Japan's defense minister warned Tuesday that the reported passage of China's national security law for Hong Kong would have significant repercussions for Tokyo's plan to receive Chinese President Xi Jinping as a state guest.

China has failed to keep its promise to the world pertaining to Hong Kong's 1997 reversion to Chinese rule from Britain, Defense Minister Taro Kono said, calling the latest move a "unilateral attempt to change the status quo."

File photo shows Japanese Defense Minister Taro Kono. (Kyodo)

"If (the reported enactment) is true, I have no choice but to say it will significantly affect President Xi Jinping's state visit to Japan," Kono said at a press conference.

The remarks by Kono, who was foreign minister before the current post, came after China on Tuesday enacted a national security law to crack down on what Beijing views as subversive activity in Hong Kong, media in the territory reported, a move that could jeopardize human rights and freedom in the territory.

The latest development could become a setback for thawing ties between Japan and China despite their differences over perception of wartime history and territory. The Hong Kong issue is one factor behind growing opposition among Japanese conservatives to the state visit, along with China's repeated dispatching of ships to waters near the Senkaku Islands, controlled by Japan but claimed by China.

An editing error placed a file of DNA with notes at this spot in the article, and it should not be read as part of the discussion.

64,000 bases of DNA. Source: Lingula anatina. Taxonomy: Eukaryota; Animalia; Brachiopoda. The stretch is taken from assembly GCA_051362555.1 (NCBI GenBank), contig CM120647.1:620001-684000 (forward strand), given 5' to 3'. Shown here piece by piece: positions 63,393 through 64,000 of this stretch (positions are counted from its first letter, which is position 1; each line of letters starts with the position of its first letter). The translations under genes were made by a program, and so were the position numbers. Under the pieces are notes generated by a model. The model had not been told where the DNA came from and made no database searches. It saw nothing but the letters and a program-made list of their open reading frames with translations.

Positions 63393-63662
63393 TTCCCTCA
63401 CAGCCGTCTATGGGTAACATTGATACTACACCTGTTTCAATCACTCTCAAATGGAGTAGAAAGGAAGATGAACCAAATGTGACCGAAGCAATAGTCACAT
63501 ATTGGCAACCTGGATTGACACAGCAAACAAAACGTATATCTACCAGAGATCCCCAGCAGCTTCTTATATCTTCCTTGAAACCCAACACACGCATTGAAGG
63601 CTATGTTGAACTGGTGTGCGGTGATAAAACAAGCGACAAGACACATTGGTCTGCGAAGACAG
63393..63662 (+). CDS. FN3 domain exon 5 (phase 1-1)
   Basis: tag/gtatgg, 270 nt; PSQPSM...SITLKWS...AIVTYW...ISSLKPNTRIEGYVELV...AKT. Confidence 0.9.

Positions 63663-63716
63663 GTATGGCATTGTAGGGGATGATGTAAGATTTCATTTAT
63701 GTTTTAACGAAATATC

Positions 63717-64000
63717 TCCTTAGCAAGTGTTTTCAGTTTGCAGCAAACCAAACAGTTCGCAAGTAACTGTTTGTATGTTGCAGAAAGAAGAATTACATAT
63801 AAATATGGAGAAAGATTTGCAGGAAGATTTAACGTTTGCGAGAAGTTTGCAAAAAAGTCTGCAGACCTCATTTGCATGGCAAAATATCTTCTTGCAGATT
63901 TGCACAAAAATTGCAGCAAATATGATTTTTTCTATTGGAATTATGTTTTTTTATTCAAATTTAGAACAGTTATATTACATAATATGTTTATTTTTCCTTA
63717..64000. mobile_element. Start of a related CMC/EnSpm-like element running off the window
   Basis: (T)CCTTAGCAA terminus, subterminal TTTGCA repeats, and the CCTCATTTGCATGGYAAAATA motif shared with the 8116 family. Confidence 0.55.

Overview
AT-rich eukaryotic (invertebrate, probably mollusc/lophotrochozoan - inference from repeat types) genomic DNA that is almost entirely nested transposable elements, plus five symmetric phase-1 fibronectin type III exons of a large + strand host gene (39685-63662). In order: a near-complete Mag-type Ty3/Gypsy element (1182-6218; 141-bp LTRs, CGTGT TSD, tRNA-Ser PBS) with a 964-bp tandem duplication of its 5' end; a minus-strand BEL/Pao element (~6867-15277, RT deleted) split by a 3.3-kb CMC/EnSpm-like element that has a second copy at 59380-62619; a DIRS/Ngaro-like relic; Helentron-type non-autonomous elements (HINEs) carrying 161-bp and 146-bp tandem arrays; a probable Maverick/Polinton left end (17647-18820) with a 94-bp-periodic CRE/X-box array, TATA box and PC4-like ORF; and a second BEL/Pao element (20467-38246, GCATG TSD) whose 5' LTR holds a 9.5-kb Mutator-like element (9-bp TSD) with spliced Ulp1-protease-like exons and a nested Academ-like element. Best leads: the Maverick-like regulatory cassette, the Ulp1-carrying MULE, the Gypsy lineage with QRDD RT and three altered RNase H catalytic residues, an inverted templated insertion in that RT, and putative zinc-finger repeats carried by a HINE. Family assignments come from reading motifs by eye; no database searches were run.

Tokyo and Beijing have yet to decide on the timing for Xi's state visit after postponing it from this spring due to the coronavirus pandemic.

Speaking at a press conference, Chief Cabinet Secretary Yoshihide Suga said high-level talks, including at the summit level, are important to resolve outstanding issues with China but that the two nations are not at the stage of setting a specific date "at least for now."

Japanese Chief Cabinet Secretary Yoshihide Suga attends a press conference in Tokyo on June 30, 2020. (Kyodo)

The top Japanese government spokesman said the reported enactment of the national security law was "regrettable," noting it would hurt international confidence in the "one country, two systems" principle governing Beijing's approach to the former British colony.

With over 1,400 Japanese firms operating in the semi-autonomous region, Japanese officials have taken the view that a free and open system should be maintained in Hong Kong and it should prosper in a "democratic and stable way."

Since Beijing's plan to impose the security law on Hong Kong emerged in May, Japan has used various channels to convey its stance on Hong Kong to China while fine-tuning its diplomatic language.

Tokyo expressed its "serious concern" on May 28 when China's parliament approved a resolution regarding the introduction of the controversial law, a subtle change in diplomatic language from "strong concern" used earlier.

"The future of 'one country, two systems' is extremely important to our country that has close economic relations and people-to-people exchanges with Hong Kong," Suga said, adding Tokyo will work with other nations in urging Beijing to deal with the matter "appropriately."

Under China's "one country, two systems" policy, Hong Kong was promised it would enjoy the rights and freedoms of a semiautonomous region for 50 years following the former British colony's return to Chinese rule in 1997.

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